Political palestinianism* may be the most extensive and successful public relations campaign the world has ever seen. Yet the movement was recently compelled to set its traditional methods aside and adopt tactics that have long been the hallmark of the Zionist enterprise.

The Zionist strategy of creating “facts on the ground” in the face of regional and international debate was systematically implemented during the Arab revolt of the 1930′s. “Tower and Stockade” installments were swiftly erected, often overnight, with the goals of populating privately owned Jewish land, creating a contiguous Jewish presence in regions that would ultimately determine the contours of an encroaching partition plan, and defending Jewish communities from Arab attacks. The pre-fab communities proliferated due to the tenacity of their Zionist engineers and the legal loophole which prevented the British Mandate from dismantling any structure that was covered with a roof.

Though Ottoman law, once enforced by the British, has since been replaced by Israeli legislation, Zionists have remained steadfast in their facts-on-the-ground policy. Ever since the 1967 Six Day War, outposts, communities and cities have been established on lands with disputed international legal status. Facts-on-the-ground tactics were unmoved by public opinion and international condemnations. Its proponents assumed that the reality of thriving Israeli communities would ultimately prove incontrovertible, and they proceeded accordingly.

But Zionist standard operating procedure has had its fair share of failures. Israel was tragically slow on the uptake when it came to confronting the public relations war that currently surrounds it on all sides. Elementary Israeli logic, which insisted that history, reality and facts will effortlessly trump even the most sophisticated adversarial PR campaigns, does not hold water in a post-modern age. With political palestinianism in full swing and international pressure tightly aligned with its narrative, Israeli governments often resort to expelling Jews from their homes and dismantling communities established on contested lands. The unilateral 2005 destruction of the Israeli communities in the Gaza Strip was not the first such instance. Nor was it the last.

Oddly Familiar

Something oddly familiar happened on Friday, January 11, 2013. Scores of settlers began amassing on the slopes of the controversial E-1 area, following Prime Minister Netanyahu’s declaration that Israel would establish facts on the ground by building homes upon that strategically significant strip of land. The settlers stated clearly that they received permission to move there from the land’s rightful owner, that they were nationalistically motivated, and that they planned to stay in the new settlement forever. They proudly carried flags as they walked on foot to populate the barren hill. But these activists were different than those who traditionally carry the settler label. Their flags were not blue and white, and they did not bear the Star-of-David. Their actions were not in accordance with Prime Minister Netanyahu’s policy, but in its defiance. These were representatives of political palestinianism, the first settlers of their kind.

Hanan Ashrawi, one of political palestinianism’s leading spokeswomen, referred to the recent move to erect the Arab settlement of Bab al-Shams in E-1 as “highly creative”. “Creative” is indeed an accurate depiction of political palestinianism’s public relations tactics. “Highly creative” clearly refers to their novel, revolutionary adoption of a tactic previously singular to the Zionist movement.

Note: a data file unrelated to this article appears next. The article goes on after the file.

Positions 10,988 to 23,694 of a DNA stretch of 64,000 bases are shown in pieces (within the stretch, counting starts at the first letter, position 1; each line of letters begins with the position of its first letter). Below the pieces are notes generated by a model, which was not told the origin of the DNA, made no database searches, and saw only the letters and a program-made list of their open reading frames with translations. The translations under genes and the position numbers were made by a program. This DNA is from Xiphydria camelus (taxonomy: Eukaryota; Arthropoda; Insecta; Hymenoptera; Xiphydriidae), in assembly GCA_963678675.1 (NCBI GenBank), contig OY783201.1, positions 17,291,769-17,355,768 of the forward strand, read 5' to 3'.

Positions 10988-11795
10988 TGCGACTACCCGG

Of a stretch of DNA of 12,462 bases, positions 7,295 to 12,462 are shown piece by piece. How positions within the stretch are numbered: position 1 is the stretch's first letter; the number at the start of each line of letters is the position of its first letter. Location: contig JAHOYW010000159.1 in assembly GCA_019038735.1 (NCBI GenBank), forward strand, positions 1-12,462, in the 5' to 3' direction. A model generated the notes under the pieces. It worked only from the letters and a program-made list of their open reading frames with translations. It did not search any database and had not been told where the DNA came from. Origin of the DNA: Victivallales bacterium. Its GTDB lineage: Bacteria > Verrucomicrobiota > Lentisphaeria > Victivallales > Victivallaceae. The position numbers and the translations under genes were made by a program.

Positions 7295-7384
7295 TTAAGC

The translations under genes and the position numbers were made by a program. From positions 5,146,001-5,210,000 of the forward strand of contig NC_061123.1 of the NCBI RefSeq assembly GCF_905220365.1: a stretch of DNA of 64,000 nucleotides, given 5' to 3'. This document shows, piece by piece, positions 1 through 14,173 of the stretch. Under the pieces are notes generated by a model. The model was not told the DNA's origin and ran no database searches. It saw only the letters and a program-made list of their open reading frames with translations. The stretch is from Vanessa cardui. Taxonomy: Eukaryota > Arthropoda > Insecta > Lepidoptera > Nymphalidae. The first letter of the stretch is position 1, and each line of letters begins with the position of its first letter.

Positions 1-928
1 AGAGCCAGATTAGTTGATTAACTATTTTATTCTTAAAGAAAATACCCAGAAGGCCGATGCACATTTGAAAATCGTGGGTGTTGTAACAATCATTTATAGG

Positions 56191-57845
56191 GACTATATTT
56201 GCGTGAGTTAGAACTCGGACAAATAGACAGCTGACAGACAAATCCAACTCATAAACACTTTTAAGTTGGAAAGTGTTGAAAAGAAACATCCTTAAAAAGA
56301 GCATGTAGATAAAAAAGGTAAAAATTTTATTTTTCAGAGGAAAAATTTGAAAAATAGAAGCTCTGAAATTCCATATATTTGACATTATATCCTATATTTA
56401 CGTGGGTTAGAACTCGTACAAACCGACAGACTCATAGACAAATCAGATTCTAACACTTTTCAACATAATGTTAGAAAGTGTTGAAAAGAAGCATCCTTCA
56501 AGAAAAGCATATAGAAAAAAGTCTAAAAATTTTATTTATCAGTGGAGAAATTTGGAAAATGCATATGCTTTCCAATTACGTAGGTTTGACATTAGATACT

But if political palestinianism is so effective, why has the movement turned to the seemingly antiquated tactics of Israel’s Zionists for inspiration?

Political palestinianism has made unparalleled strides through all forms of media. Today the Palestinian People and the State of Palestine are alive and well in the hearts and minds of academics, diplomats, journalists and anyone who has a Twitter account. The only problem is that these entities simply do not exist when it comes to old-school facts-on-the-ground reality.

When all is said and done, political palestinianism has effectively exhausted its PR potential. Its leadership understands that no more can be gained by galvanizing a Palestinian narrative. That’s already been done. They cannot make any advances by saying they have a state. As many times as it’s been said, the state still doesn’t exist. Indeed, President Abbas’s inability to declare an internationally recognized state, coupled with his incessant pleas for financial aid from Arab nations in the hopes that it might buy time for an ailing Palestinian economy, suggest that dreams of a sustainable Palestinian state are all but lost. Unless…

Desperation as a Motivator

Desperation is a powerful motivator. When violence, diplomacy, treaties and economic development all fail it’s time to put theory and rhetoric aside and learn a lesson in reality, from the Zionists.

Time will tell if political palestinianism’s new tactics will bear fruit. They’ve now officially executed their first attempts at applying Zionist methodology by erecting a settlement. If the ensuing eviction of the temporary tent dwellers is any indication, these Arab settlers may be more like their Zionist forerunners than they would ever publicly admit. But from behind closed doors and atop the Judean hills, the success of the Zionist movement is precisely what these new settlers dream to achieve.

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*Political palestinianism refers to the collective diplomatic, media, NGO  and economic efforts to define a Palestinian narrative and advance the cause of a Palestinian state. It does not refer to Palestinians as a people, nor to their personal and communal aspirations.

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